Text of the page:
Wayne Art Center Stormwater Management Techniques


The stormwater management improvements at Wayne Art Center include three rain gardens and a pervious asphalt parking lot with a subsurface storage and infiltration system. The aging stormwater management system constructed in the early 1990s at Wayne Art Center (WAC) had been insufficient at dealing with runoff. The system’s substrate was not effectively draining and overflow mechanisms were not operating according to design. The system was leaking onto the pavement, and 4 or 5 feet of stagnant water always filled the reservoir. New stormwater Best Management Practices (BMPs) were built in conjunction with the conversion of an old Masonic hall into a new art studio along with an expansion of the original WAC building. Instead of demolishing the old stormwater management system and reconstructing a new one, the system was left in place and an investigation of the system took place following the implementation of the new system installation.

The overarching goal of utilizing stormwater BMPs was to achieve zero runoff for most storm events. The stormwater runoff from the impervious surfaces at Wayne Art Center and nearby impervious surfaces overloaded the existing stormwater collection system. WAC’s new stormwater management system reduces flooding, environmental degradation, and pollution. Both flow rates and water volumes are controlled with the help of this system.

The USDA (United States Department of Agriculture) Soil Conservation Service (SCS) Cover Complex Method was utilized to determine the runoff volume for the addition of the new construction. It was determined that 1,351 cubic feet of extra stormwater volume would be generated from the extension based on the 2-year, 24-hour storm. This brings the overall stormwater running off from impervious surfaces to 2,429 cubic feet.

3,423 cubic feet of stormwater storage can be accounted for with the new construction of the recharge bed, and 4,294 cubic feet of water can be infiltrated through the recharge bed’s substrate (calculated conservatively at 1 inch per hour), which equals a total capacity of 7,717 cubic feet. The rain gardens, not included in this calculation for volume capacity, will further reduce flooding during storm events. With these site improvements, the runoff generated by the 2-year storm should be completely captured by the stormwater management system. According to estimates, peak rates for the 2-year storm should be reduced by 73%, while the 100-year storm should have a reduced peak rate of 9%.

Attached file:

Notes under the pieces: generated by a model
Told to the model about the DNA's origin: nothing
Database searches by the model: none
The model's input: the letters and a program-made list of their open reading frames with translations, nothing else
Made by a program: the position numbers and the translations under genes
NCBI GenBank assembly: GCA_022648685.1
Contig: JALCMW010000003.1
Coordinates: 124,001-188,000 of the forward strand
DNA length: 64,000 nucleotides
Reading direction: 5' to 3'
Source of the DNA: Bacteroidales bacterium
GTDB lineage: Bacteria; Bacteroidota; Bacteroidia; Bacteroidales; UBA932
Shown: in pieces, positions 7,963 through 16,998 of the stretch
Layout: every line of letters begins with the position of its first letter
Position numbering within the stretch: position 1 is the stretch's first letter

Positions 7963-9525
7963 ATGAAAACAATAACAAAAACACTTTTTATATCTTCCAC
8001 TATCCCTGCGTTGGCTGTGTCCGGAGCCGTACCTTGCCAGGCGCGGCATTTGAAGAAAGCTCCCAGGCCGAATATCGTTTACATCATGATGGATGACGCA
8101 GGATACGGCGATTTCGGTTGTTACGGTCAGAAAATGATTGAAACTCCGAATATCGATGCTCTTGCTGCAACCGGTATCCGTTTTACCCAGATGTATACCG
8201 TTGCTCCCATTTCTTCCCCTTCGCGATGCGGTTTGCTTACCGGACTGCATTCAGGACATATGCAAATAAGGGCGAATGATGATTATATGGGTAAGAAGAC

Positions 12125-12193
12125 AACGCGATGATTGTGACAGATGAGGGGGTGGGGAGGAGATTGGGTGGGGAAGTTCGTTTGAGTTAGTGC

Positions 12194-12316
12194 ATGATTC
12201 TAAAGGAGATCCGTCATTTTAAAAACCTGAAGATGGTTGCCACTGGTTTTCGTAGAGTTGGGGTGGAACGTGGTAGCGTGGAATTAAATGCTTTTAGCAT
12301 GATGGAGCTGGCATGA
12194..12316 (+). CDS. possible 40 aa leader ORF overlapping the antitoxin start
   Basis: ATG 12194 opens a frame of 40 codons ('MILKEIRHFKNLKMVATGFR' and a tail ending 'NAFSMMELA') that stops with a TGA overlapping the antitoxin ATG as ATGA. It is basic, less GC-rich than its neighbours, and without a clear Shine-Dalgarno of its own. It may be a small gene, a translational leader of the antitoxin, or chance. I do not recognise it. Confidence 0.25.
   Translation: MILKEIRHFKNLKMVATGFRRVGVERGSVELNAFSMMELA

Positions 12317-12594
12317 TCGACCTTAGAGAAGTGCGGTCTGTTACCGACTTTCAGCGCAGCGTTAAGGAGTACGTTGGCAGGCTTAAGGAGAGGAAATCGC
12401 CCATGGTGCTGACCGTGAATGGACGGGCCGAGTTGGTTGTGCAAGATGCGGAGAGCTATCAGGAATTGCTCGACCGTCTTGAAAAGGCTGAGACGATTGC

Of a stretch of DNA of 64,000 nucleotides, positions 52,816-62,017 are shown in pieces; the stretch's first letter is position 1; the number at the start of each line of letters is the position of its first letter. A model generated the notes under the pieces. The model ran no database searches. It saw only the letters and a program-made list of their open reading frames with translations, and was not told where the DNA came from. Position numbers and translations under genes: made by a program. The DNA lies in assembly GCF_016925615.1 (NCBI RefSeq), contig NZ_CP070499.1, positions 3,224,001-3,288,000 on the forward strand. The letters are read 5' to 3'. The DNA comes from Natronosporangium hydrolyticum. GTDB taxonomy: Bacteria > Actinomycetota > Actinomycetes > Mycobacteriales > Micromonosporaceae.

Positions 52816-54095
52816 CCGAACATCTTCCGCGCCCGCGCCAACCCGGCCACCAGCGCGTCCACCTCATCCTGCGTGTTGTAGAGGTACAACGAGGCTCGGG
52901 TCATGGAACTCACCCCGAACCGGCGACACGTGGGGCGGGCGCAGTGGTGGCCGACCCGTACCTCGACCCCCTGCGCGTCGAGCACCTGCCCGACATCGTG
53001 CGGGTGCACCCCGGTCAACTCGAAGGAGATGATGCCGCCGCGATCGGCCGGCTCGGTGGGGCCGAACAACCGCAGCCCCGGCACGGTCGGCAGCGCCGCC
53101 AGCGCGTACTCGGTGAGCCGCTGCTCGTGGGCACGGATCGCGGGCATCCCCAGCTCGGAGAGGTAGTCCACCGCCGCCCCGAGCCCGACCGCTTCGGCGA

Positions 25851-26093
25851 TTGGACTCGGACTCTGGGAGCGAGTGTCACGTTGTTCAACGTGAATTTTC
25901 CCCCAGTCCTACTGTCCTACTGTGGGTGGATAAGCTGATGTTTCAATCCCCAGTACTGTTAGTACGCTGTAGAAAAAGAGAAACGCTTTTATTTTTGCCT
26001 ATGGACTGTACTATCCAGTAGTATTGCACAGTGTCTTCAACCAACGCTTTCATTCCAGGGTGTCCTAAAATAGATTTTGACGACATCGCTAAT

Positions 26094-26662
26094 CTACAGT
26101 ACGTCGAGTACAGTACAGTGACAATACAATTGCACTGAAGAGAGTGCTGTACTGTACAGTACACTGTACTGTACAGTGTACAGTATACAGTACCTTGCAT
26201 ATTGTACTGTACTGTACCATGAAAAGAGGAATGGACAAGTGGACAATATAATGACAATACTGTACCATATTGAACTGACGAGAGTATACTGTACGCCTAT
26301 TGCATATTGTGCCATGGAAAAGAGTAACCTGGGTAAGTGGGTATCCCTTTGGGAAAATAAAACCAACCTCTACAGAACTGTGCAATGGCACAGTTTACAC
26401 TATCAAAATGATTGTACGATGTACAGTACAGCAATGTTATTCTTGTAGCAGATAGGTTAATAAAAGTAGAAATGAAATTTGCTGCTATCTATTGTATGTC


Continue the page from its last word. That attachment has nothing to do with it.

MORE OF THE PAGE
Rain water is collected and infiltrated by rain gardens that are filled with native plant species. For a plant list, please click here. For a detailed image of a typical rain garden click here. The drainage area for the system includes the new parking lot, sections of the new WAC extension, half of the converted Masonic hall and the new sidewalks at the front of the building. Roof leaders from the Masonic hall and from the new WAC expansion drain into the rain gardens. Another seepage bed was added at the outlets of the overflow pipes leading from two of the rain gardens. An HDPE riser pipe takes overflow from one of the three rain gardens during a storm event, where it can overflow into the infiltration bed, which is filled with 3 feet of uniformly-graded clean-washed aggregate located beneath the porous pavement parking lot.  40% of the infiltration bed is void space and is able to indefinitely store 1.5 feet of water, or 3,423 cubic feet of stormwater. The infiltration bed itself overflows into a pre-existing pipe 15 inches in diameter that flows below Maplewood Avenue. A new overflow pipe was installed within the existing system to help drain it as well.

The education of the public is a priority since the site serves as a demonstration project in the hope that it will be emulated regionally.


County: Delaware
Watershed: Darby-Cobbs Creek

Wayne Art Center is located at the intersection of Maplewood Avenue and Conestoga Road in Wayne, Pennsylvania. Ithan Creek is the most affected body of water in the vicinity of Wayne Art Center.


Wayne Art Center
Cahill and Associates, Inc. (engineering firm; consultant)


PA DEP Growing Greener grant (2002): $63,367


Courtney E. Marm
1717 Arch Street, Suite 4400
Philadelphia, PA 19103-3916

Final Site Plan

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